But one craves this because the book does such a great job on the subject of the cultural elements of the moon, the interest of broader society, visions of the moon such as the great mountains and spires that plaster of pairs models of it created in the early 20th century, or works such as Jules Verne's Voyage to the Moon inspired, and the endless list of flamboyant and colorful astronomers who had such diverse theories on the moon. This extends back as far as ancient time, with the reflection of the Earth assumed to be the Moon's features, and shows the way in which the authors Sheehan and Dobbins have written such an exhaustive and complete work.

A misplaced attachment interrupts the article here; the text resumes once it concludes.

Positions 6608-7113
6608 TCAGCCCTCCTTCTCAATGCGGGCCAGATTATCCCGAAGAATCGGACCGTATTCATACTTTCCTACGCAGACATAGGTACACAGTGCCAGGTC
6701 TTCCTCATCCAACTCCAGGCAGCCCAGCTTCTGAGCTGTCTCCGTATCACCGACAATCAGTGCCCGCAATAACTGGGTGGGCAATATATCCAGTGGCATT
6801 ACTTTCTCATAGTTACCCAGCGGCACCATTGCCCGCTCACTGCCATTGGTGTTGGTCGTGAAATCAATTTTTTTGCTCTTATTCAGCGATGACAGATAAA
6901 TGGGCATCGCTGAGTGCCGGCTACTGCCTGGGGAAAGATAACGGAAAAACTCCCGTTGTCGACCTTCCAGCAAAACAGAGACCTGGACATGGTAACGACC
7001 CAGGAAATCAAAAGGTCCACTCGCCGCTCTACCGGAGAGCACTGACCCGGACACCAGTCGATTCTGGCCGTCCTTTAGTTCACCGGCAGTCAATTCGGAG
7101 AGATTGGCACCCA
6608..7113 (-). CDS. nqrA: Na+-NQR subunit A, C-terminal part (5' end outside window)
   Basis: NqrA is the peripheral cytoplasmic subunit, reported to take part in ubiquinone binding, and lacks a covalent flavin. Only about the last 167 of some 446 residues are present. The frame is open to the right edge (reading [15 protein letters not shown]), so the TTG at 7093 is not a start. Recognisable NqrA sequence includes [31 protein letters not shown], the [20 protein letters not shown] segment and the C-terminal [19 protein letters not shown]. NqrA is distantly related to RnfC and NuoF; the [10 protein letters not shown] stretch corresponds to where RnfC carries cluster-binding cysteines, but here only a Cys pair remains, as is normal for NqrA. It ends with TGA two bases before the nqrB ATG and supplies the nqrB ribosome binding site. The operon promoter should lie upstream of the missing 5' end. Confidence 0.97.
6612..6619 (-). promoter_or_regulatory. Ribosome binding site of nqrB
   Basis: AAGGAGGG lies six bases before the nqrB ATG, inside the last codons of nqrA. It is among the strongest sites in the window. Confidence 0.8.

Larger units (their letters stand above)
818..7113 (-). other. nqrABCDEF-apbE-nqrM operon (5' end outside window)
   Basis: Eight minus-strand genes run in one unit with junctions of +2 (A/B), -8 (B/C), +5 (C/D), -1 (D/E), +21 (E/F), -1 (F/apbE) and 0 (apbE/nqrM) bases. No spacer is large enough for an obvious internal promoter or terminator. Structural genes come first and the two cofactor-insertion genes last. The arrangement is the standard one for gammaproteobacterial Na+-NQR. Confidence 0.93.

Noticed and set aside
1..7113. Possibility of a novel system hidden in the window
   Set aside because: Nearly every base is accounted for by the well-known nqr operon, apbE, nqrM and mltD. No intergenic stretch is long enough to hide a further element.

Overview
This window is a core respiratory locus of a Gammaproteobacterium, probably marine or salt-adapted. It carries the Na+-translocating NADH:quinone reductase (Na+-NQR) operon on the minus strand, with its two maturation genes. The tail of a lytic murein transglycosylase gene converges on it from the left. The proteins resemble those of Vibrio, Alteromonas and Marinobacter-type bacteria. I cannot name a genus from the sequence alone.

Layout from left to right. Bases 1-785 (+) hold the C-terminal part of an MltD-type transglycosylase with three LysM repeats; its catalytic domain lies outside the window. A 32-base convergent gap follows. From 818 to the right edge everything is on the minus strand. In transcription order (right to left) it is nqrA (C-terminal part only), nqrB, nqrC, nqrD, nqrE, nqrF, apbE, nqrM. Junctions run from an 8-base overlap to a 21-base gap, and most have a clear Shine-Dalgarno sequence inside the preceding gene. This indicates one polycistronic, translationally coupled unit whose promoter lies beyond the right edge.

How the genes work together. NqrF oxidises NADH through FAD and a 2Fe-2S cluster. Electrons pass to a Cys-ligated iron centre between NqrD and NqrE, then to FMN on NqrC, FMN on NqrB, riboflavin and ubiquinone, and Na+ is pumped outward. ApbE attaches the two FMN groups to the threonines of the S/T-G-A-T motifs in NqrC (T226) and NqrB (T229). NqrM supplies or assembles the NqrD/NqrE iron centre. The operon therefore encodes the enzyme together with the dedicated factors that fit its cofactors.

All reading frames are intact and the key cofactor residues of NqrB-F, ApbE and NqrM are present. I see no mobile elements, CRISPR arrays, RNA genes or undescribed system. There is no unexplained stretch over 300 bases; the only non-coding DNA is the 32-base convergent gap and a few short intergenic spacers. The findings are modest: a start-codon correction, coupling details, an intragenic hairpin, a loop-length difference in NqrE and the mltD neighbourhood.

Placing this into a framework is well accomplished by the very good technical aspects of the Moon's exploration as shown in the book. The astronomers, their telescopes, lives, observations: these are done in magnificent detail. The telescopes and how they related to lunar exploration, be it the aerial telescopes of the 18th century, or the massive, lengthy tubed 17th century telescopes, the refractors and degrees of magnification and use: these are not only presented, but the style of description is such that they are understandable for the average neophyte who otherwise knows little about astronomy. Their linking to the task of lunar exploration is brilliantly done: the book discusses what sort of magnification was needed for lunar work (pointing out that an apparently commonly suggested necessary minimum magnification of x200 was not necessary for many of the astronomers who did work with substantially less powerful equipment), and the ways in which different types of equipment constrained or enabled the astronomers. The astronomers themselves are the starring characters of the cast, as they were an incredibly colorful bunch, and astronomers like Schmidt, the famous 19th century German Selesian (moon studier), with his incredible industriousness but his flights of fancy, really leap to life. Their writings, their quirks, their lives, their obsessions, the book does them justice and helps to make these unique men companions of the reader on his journey into the discovery of the moon.